So the bar shuddered, and the guy owned the bar and like 3 houses down. So he closed up the bar, and shuddered his house, and the next one fell into disrepair, and they shuddered it. So it was 140 feet, where you see the end of Phase 1 now, and it was just shuddered buildings. On the corner was Dooley’s Ice House. And back in the day, this field was all intermurals and leagues. This was, demographically, a Caucasian blue-collar neighborhood. And supposedly, the story was that they field went 7 days a week after work. They played softball, football, baseball, any type of intramural or league sports. The field was packed every night. They drank on the field, they’d come over to Dooley’s Ice House, get six packs to take out, and go back over to the field. You know, guys are coming in to play sports, and get their beer at the bar, and some guys were drinking at the bar, and some were taking it back to the field. And it was back and forth, back and forth.
Well, the field was owned by the school district. So at a certain point they shut it down and gave it back to the school. They shut down all the intramurals, and it basically killed the business for the bar. And the bar went out of business, and that started the chain reaction. I had the opportunity to buy the corner, and I was like, I can get the corner, and I can get the number three, but now I gotta track down these other guys. So I hired a private investigator to track these guys down. It took me 2 years to track everything down, and basically pay them to take the property with all the liens and everything in place. Then I had to go settle the taxes, and the defaulted mortgages. In one case, I bought the defaulted mortgage from the bank because I couldn’t find the guy. I went in the back way. But I was able to get the 140 feet of street frontage, which is valuable, and behind it was a Fishtown Auto Repair Facility, and the rear door was this alley way that came out the back. And I was able to get those, and the guy that owned a house right here, I agreed to trade him one of the finished condos for the house, and I put the whole thing together and started working on a comprehensive design. We turned this thing 100 ways from sideways. We tried to do single families along the street, but all those houses were only 30 feet deep, and bordering commercial properties, so then there wasn’t any rear windows in the houses, so that wasn’t comfortable. So things just kept growing out of necessity to try and make it a bigger kind of project. So that’s basically where we ended up.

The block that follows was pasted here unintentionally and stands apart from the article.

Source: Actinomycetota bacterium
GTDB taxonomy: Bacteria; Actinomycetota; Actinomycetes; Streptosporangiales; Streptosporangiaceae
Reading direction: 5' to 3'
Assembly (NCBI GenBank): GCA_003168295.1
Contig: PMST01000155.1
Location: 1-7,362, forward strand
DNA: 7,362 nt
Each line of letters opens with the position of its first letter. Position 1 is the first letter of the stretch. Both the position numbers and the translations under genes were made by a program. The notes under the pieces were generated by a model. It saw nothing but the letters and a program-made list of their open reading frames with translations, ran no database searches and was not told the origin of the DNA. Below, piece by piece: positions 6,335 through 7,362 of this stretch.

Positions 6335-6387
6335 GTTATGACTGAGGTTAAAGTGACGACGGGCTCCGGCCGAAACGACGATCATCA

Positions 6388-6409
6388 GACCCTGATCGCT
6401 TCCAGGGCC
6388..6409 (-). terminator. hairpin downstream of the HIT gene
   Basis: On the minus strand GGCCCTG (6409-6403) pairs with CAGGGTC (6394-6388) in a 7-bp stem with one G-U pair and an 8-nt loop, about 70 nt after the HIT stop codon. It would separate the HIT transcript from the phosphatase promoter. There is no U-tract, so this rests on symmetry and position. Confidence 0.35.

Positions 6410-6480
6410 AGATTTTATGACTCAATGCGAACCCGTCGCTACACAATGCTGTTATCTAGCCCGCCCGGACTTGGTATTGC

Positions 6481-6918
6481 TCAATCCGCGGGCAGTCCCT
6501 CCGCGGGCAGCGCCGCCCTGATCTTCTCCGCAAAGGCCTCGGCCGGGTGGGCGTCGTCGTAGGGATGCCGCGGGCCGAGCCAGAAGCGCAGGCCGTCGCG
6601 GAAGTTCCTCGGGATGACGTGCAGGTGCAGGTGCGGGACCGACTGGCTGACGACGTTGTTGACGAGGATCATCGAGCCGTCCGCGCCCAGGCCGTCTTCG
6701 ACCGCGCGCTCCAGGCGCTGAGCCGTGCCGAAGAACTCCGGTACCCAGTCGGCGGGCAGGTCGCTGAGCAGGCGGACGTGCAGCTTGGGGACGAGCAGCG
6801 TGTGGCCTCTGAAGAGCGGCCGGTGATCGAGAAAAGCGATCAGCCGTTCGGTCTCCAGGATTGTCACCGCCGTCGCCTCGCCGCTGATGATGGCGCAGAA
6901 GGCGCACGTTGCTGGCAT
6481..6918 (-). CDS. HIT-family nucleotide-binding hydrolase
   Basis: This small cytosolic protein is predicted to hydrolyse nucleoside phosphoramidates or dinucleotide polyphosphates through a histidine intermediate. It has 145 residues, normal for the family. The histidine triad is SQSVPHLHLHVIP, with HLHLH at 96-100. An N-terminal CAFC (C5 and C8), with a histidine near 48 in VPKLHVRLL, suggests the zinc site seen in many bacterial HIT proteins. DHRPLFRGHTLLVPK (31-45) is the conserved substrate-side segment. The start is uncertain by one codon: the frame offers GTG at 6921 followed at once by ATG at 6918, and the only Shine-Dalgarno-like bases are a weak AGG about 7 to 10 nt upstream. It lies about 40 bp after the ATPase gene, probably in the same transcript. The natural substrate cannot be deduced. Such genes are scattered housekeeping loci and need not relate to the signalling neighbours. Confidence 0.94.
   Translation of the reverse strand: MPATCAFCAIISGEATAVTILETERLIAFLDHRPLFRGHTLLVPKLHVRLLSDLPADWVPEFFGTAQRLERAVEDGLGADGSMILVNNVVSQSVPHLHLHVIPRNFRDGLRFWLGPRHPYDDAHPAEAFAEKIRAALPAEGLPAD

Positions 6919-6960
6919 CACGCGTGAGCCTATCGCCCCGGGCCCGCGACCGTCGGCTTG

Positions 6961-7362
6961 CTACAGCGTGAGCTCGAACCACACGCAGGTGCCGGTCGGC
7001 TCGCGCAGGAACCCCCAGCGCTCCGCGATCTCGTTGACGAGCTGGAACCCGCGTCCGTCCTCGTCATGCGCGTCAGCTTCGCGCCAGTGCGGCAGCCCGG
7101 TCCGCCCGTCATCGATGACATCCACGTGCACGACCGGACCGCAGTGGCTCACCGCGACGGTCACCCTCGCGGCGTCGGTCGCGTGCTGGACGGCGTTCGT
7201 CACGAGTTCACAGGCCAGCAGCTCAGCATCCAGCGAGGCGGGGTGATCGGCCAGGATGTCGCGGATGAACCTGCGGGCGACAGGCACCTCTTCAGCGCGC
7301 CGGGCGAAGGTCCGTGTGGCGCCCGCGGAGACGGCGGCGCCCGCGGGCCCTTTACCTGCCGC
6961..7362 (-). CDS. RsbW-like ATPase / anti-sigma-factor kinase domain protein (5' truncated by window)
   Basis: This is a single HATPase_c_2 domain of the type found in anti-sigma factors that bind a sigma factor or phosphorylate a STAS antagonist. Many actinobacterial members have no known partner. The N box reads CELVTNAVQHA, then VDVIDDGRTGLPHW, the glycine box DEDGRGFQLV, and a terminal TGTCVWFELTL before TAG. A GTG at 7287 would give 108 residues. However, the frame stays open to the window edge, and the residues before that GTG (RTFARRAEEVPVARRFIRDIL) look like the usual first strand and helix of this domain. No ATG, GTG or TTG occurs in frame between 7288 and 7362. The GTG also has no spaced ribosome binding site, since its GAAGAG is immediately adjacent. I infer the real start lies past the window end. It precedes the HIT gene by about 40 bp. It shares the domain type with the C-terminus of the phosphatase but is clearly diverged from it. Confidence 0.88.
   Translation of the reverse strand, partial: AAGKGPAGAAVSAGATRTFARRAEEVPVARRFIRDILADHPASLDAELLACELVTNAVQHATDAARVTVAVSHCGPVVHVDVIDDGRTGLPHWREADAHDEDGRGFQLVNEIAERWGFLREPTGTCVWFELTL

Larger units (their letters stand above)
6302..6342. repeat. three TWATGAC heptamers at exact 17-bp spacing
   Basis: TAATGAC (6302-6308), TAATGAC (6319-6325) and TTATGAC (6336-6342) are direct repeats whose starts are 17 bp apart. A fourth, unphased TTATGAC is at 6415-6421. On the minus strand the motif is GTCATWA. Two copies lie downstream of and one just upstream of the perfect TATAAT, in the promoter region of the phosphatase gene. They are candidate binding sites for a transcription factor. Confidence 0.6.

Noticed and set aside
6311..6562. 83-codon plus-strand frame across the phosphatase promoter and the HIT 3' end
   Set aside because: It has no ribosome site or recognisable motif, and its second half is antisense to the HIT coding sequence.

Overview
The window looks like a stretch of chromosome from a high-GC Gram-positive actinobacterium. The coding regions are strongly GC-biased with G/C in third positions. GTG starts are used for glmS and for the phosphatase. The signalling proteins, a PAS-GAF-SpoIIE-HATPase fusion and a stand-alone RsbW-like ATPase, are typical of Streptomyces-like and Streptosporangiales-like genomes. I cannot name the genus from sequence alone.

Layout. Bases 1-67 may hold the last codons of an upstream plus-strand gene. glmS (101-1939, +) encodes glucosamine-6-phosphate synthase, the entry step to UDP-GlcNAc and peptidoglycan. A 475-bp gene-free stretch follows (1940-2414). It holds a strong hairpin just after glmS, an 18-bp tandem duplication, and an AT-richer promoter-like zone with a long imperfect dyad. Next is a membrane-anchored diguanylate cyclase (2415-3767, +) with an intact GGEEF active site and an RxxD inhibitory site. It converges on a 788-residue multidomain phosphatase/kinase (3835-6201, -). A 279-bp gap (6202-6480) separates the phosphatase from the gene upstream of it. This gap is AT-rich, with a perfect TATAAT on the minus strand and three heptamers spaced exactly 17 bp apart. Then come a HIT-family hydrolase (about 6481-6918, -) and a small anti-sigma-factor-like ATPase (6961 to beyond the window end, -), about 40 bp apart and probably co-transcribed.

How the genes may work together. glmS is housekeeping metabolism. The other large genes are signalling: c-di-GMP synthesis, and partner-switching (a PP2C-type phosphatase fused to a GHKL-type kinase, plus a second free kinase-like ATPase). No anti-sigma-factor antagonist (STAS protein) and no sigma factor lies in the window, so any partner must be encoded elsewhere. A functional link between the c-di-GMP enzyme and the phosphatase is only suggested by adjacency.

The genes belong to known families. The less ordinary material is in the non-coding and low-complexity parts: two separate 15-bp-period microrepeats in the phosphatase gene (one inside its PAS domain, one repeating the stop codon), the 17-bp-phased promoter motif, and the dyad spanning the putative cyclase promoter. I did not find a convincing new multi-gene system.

Any plans for future projects?
Well, I’m looking. It’s tough now. It’s good that our name’s out there but there’s all of the large parcels in this area are taken and prices are high. It’s good for the neighborhood, it’s going to drive up sale prices. So, were finishing this last phase of The Icehouse and the townhomes across the street. And then we have other projects around the city. So the construction company’s really busy. I’m in constant search for something new.